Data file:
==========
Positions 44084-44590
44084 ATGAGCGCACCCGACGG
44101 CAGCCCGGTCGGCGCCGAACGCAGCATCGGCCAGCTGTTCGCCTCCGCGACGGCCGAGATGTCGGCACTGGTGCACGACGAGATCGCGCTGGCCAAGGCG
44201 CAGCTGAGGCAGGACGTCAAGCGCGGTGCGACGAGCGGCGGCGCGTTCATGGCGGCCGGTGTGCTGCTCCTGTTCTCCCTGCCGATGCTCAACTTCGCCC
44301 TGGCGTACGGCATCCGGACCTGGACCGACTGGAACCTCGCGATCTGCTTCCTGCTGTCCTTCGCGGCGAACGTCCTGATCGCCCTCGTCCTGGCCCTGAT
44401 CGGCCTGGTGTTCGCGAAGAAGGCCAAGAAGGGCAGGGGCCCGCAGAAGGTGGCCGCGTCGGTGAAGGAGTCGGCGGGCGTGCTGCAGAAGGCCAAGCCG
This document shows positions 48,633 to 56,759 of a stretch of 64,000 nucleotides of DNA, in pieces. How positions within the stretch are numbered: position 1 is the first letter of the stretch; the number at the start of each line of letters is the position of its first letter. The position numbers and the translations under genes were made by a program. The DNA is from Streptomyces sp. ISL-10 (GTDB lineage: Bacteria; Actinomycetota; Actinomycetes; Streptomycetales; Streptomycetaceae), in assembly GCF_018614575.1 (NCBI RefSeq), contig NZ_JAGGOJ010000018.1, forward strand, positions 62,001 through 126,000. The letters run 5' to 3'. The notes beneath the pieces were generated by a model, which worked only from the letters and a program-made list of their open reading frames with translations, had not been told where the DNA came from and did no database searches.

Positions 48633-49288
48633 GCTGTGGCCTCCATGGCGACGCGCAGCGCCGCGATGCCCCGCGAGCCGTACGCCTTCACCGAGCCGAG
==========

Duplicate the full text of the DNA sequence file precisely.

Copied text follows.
Positions 44084-44590
44084 ATGAGCGCACCCGACGG
44101 CAGCCCGGTCGGCGCCGAACGCAGCATCGGCCAGCTGTTCGCCTCCGCGACGGCCGAGATGTCGGCACTGGTGCACGACGAGATCGCGCTGGCCAAGGCG
44201 CAGCTGAGGCAGGACGTCAAGCGCGGTGCGACGAGCGGCGGCGCGTTCATGGCGGCCGGTGTGCTGCTCCTGTTCTCCCTGCCGATGCTCAACTTCGCCC
44301 TGGCGTACGGCATCCGGACCTGGACCGACTGGAACCTCGCGATCTGCTTCCTGCTGTCCTTCGCGGCGAACGTCCTGATCGCCCTCGTCCTGGCCCTGAT
44401 CGGCCTGGTGTTCGCGAAGAAGGCCAAGAAGGGCAGGGGCCCGCAGAAGGTGGCCGCGTCGGTGAAGGAGTCGGCGGGCGTGCTGCAGAAGGCCAAGCCG
This document shows positions 48,633 to 56,759 of a stretch of 64,000 nucleotides of DNA, in pieces. How positions within the stretch are numbered: position 1 is the first letter of the stretch; the number at the start of each line of letters is the position of its first letter. The position numbers and the translations under genes were made by a program. The DNA is from Streptomyces sp. ISL-10 (GTDB lineage: Bacteria; Actinomycetota; Actinomycetes; Streptomycetales; Streptomycetaceae), in assembly GCF_018614575.1 (NCBI RefSeq), contig NZ_JAGGOJ010000018.1, forward strand, positions 62,001 through 126,000. The letters run 5' to 3'. The notes beneath the pieces were generated by a model, which worked only from the letters and a program-made list of their open reading frames with translations, had not been told where the DNA came from and did no database searches.

Positions 48633-49288
48633 GCTGTGGCCTCCATGGCGACGCGCAGCGCCGCGATGCCCCGCGAGCCGTACGCCTTCACCGAGCCGAG